GUEST VOICES: Here Come “Low Energy Drinks”

The Big Boss's headshotBuilding a Wall Between Cannabis and Alcohol

by Bruce Lee Livingston, MPP
Executive Director/CEO, Alcohol Justice

Alcohol and marijuana just don’t mix. Alcohol has some stimulating properties at low dosages, but ultimately it is a sedative. Marijuana and most cannabis products are sedating. When a teen tries both together, the result is much drowsier, much tipsier teen.

an image  of a pint with a marijuana leaf in the foamTake driving for example. Most countries already limit blood alcohol content (BAC) to .03% or .05%. Utah is the first state to lower the BAC limit to .05%, and Canadian provinces are moving that direction. In California and every other state the BAC limit is .08%. Some studies have shown driving while high on marijuana might actually be slightly safer than driving while drug-free, but most studies indicate increased risk from cannabis. Importantly, there is overwhelming evidence that combining the two leads to more impairment and reckless driving than either alone. Even at BACs below .08%, driving occurs when the influence of cannabis is added.

Read more ...

Veto Needed to Stop 4 A.M. Bar Bill

veto sb 905 the 4 a.m. bar bill do it now I know youre reading this JerryThe cloak-and-dagger vibe surrounding the SB 905, the 4 A.M. Bar Bill, does not just stem from the rise in assaults and violent crimes that come with late last calls. It also arises from the combination of opacity and deliberate distortion of science that has gotten it through the California Assembly.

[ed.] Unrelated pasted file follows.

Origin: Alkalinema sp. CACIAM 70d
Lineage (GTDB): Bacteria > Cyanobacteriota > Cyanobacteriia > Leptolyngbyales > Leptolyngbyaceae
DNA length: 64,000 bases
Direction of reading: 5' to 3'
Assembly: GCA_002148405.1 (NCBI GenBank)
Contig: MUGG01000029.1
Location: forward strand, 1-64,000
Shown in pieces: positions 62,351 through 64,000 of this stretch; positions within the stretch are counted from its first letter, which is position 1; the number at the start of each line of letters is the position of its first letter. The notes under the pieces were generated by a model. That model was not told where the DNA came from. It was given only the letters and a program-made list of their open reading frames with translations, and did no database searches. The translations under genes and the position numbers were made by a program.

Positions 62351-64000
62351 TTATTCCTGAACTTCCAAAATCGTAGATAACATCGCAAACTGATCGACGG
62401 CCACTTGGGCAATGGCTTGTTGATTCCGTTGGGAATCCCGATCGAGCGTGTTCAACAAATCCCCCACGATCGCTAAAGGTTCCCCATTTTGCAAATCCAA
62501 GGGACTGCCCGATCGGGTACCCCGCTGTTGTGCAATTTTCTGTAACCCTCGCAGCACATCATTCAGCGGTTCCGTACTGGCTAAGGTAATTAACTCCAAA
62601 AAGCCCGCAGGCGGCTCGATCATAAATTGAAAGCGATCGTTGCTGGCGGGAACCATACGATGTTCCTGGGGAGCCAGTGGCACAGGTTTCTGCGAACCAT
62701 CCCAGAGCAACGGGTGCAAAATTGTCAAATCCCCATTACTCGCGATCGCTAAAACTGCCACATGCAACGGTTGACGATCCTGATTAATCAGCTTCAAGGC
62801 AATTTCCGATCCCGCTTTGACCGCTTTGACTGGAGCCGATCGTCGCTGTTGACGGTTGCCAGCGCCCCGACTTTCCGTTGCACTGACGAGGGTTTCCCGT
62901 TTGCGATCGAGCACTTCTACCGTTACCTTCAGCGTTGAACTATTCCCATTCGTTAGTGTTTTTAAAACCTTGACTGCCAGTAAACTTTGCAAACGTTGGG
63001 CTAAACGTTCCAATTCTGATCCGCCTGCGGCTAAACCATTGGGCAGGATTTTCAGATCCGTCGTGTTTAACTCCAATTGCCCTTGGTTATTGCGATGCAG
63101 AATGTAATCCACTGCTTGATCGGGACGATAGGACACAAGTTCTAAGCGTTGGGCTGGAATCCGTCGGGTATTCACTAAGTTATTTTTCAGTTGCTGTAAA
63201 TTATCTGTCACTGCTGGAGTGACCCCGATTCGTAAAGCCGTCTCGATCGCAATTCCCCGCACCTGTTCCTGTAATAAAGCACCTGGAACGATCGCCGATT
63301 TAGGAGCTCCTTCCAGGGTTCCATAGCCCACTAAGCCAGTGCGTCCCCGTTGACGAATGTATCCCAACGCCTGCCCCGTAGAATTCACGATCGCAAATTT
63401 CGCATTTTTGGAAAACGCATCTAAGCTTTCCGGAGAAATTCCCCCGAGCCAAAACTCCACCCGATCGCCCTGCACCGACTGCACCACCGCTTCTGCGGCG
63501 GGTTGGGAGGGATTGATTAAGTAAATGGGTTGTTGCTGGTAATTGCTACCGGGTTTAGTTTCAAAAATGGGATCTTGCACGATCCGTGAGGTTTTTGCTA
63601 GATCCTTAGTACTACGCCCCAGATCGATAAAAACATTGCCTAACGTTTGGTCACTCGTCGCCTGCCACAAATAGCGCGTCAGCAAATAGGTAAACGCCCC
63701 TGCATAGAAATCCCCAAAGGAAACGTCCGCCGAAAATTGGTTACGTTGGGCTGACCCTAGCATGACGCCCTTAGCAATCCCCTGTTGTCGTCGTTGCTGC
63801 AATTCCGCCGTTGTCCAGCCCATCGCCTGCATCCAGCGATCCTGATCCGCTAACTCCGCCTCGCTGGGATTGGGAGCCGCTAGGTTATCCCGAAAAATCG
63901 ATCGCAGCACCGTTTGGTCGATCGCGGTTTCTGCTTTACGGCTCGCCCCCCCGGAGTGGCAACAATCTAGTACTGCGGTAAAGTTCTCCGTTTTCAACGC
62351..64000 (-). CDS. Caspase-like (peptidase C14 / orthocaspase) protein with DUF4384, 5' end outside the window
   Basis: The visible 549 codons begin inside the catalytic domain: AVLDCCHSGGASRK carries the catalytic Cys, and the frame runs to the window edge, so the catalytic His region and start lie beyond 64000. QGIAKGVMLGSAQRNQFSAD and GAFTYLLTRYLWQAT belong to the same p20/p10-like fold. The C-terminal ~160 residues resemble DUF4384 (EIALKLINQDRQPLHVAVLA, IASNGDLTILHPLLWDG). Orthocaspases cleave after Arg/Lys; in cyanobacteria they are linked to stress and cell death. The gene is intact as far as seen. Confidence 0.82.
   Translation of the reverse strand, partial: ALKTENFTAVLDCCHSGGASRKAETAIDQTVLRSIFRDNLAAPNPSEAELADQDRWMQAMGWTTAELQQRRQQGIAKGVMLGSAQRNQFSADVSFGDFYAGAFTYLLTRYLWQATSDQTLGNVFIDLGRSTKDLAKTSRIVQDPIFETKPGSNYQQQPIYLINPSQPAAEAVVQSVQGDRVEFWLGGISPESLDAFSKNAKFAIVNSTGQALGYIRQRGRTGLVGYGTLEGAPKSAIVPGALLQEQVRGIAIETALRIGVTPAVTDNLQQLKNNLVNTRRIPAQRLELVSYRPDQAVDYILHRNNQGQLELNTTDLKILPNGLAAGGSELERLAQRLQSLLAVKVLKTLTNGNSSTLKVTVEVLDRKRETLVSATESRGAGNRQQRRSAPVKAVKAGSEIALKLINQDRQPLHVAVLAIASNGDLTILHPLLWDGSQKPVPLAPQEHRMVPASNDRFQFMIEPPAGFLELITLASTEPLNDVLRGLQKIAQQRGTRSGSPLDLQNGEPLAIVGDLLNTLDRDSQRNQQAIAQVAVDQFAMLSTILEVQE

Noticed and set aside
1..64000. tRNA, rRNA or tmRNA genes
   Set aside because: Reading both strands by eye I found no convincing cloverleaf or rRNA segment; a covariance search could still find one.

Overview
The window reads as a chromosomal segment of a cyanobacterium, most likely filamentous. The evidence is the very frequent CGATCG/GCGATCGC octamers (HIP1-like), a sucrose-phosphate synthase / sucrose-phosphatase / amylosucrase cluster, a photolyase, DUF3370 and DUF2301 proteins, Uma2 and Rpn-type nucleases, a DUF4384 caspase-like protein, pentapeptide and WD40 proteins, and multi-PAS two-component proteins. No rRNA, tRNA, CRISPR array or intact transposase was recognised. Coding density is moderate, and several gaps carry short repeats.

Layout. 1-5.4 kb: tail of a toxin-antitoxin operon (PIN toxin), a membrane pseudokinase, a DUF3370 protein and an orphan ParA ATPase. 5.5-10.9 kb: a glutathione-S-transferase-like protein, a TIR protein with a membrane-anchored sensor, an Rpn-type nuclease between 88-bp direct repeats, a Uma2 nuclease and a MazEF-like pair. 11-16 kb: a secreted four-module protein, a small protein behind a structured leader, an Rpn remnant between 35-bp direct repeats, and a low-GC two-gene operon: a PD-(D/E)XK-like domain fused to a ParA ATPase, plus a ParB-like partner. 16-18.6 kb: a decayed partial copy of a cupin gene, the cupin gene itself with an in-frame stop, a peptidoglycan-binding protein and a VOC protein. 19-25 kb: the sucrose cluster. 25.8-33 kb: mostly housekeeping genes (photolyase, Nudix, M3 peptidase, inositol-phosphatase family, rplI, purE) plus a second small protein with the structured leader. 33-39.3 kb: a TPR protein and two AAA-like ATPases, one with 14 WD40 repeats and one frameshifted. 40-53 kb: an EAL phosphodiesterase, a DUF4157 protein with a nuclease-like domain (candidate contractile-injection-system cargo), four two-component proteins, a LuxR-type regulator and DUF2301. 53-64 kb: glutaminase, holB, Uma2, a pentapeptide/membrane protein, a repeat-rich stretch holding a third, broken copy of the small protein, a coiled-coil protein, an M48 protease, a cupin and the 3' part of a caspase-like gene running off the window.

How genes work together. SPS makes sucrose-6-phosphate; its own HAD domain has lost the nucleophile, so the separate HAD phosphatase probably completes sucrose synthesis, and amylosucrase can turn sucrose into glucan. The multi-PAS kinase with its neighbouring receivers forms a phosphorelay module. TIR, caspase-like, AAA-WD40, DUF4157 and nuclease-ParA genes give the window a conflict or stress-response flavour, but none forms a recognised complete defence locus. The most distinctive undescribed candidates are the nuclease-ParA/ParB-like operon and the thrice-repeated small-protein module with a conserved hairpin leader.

On Wednesday, August 29, the California Assembly approved the bill, authored by State Sen. Scott Wiener (D-San Francisco). On its way to the floor, it was amended innumerable times, its hearings repeatedly delayed, and its scope expanded arbitrarily. In short, it showed every sign of bad-faith governance, favoring Big Alcohol and the handful of large nightlife promoters who support its coauthors over the lives and safety of California citizens. Having already cleared the Senate, the bill now goes to Gov. Jerry Brown. Alcohol Justice and the California Alcohol Policy Alliance (CAPA) urge all concerned Californians to tell the governor to VETO it.